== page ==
Objective: The aim of this study was to investigate the mechanism between vitamin A deficiency and anemia.
Methods: In this study, we performed animal and in vitro experiments to investigate the effect of vitamin A deficiency on iron regulator protein-2 (IRP2). In animal experiments, four parallel groups of rats were fed a control diet, a diet completely deficient in vitamin A, a diet marginally deficiency in vitamin A, and a diet marginally deficient in iron and vitamin A, respectively, for 8 wk. In the in vitro experiments, the primary hepatocytes were acquired from the livers of vitamin A- and iron-depleted rats. Ferritin (Fn), transferrin receptor (TfR), and IRP2 mRNA were measured by semiquantitive reverse transcription polymerase chain reaction.
Results: As expected, a decrease in the serum retinol concentration and an imbalance of iron metabolism existed in the vitamin A-deficient rats. The IRP2 mRNA level of the rats in the test groups was approximately two times that of the control group, whereas the Fn mRNA level and the TfR mRNA level were downregulated and upregulated, respectively, by the vitamin A deficiency. In the in vitro experiments, all-trans-retinoic acid induced a decrease of the IRP2 mRNA level in hepatocytes, whereas the Fn, TfR, and IRP2 mRNA levels regulated by all-trans-retinoic acid were reversed by the vitamin A receptor blocker Ro41-5253.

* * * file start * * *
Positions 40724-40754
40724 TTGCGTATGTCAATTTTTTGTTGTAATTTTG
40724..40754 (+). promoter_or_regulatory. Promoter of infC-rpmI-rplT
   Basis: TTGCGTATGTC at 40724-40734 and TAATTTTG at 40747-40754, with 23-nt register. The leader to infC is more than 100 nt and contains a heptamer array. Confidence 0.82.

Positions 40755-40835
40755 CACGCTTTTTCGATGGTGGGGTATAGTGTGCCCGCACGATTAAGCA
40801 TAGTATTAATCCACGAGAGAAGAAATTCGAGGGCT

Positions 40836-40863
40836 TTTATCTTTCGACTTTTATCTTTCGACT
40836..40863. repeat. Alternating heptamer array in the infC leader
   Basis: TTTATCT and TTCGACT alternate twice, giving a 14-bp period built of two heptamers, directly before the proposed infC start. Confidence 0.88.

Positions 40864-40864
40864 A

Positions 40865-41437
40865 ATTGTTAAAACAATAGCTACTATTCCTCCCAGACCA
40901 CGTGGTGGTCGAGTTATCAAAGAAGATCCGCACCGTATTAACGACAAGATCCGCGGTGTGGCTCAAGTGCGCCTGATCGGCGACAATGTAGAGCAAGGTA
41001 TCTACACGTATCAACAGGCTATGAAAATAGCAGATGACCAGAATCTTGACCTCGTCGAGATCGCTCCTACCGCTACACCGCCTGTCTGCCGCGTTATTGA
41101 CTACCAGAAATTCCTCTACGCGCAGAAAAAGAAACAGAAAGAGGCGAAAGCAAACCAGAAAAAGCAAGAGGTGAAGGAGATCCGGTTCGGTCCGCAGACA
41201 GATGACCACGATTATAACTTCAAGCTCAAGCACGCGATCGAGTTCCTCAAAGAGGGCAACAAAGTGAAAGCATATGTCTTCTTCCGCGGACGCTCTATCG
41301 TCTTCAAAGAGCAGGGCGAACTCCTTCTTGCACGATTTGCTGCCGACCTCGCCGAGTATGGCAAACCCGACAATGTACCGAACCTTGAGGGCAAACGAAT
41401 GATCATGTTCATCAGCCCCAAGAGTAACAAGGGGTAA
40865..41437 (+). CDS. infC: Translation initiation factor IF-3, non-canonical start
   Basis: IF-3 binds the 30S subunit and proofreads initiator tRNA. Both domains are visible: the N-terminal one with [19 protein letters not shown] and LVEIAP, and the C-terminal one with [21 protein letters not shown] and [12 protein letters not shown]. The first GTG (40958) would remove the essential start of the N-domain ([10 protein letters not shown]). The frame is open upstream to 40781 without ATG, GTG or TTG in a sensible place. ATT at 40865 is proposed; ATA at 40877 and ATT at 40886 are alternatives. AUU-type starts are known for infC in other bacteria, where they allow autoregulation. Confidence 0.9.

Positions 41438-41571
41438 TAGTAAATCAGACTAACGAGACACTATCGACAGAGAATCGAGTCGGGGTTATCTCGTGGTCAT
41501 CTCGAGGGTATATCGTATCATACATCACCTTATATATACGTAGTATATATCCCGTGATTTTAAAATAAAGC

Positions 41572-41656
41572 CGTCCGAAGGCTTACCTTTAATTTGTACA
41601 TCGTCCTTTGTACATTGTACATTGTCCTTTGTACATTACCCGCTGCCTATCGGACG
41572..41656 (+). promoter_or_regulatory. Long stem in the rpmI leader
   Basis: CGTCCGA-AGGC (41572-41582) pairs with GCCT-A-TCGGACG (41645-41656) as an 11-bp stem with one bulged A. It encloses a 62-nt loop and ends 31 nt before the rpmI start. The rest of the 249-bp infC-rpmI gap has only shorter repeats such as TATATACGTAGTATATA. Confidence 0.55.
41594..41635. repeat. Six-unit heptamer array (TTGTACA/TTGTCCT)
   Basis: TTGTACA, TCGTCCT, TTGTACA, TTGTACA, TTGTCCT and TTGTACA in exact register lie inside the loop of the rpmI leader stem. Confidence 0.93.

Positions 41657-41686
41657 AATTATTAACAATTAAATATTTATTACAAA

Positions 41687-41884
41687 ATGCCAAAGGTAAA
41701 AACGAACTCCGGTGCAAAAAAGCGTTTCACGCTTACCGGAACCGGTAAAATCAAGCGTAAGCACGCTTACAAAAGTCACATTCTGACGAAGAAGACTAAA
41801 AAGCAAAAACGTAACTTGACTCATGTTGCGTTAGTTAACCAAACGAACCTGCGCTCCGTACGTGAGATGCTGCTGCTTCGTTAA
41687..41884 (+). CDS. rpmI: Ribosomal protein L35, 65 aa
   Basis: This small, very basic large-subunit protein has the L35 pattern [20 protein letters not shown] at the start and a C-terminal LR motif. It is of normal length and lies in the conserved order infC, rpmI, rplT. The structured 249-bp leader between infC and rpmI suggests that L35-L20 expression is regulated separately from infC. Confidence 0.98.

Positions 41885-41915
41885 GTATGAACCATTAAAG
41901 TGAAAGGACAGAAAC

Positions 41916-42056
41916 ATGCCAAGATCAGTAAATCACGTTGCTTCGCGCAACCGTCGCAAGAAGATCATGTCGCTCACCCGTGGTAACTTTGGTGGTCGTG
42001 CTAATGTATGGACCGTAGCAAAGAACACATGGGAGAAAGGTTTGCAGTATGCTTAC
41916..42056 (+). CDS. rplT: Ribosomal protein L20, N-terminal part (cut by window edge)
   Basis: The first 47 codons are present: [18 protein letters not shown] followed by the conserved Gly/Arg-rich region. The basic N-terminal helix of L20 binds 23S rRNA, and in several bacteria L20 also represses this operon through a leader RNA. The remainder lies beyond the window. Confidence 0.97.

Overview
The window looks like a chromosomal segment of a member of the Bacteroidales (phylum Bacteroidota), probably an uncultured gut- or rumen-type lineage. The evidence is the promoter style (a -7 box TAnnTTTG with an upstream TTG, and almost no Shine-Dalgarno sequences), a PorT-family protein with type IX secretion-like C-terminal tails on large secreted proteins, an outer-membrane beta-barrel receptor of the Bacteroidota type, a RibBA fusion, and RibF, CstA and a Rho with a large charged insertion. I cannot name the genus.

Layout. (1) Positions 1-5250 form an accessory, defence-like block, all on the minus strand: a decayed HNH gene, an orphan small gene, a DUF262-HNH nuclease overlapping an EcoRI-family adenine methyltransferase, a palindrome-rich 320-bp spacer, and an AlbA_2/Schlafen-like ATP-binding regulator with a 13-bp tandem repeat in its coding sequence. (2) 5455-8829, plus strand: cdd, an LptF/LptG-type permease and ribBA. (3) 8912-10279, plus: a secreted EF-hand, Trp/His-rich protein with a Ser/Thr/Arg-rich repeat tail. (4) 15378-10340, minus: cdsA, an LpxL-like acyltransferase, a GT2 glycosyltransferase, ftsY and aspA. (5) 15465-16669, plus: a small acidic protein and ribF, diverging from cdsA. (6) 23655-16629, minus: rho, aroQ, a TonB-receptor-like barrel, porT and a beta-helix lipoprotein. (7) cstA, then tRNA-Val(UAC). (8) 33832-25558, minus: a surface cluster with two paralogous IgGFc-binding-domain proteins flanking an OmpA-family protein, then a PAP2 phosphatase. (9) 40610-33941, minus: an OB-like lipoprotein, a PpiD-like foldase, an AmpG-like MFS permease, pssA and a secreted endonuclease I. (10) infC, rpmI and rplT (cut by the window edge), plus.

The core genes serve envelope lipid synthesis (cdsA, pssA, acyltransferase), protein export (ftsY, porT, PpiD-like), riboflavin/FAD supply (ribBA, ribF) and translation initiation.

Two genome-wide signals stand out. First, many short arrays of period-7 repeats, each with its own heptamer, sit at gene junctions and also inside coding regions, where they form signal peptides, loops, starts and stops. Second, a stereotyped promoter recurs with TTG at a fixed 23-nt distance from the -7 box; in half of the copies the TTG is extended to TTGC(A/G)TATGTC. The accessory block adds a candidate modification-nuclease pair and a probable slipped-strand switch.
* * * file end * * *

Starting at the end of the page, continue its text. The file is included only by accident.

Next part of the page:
Conclusion: Taken together, our results indicate that vitamin A is involved in the regulation of IRP2, subsequently affecting iron metabolism gene expressions, such as Fn and TfR. Investigating the mechanistic connection between vitamin A and iron metabolism would be helpful to characterize the importance of this nutrient-nutrient interaction.
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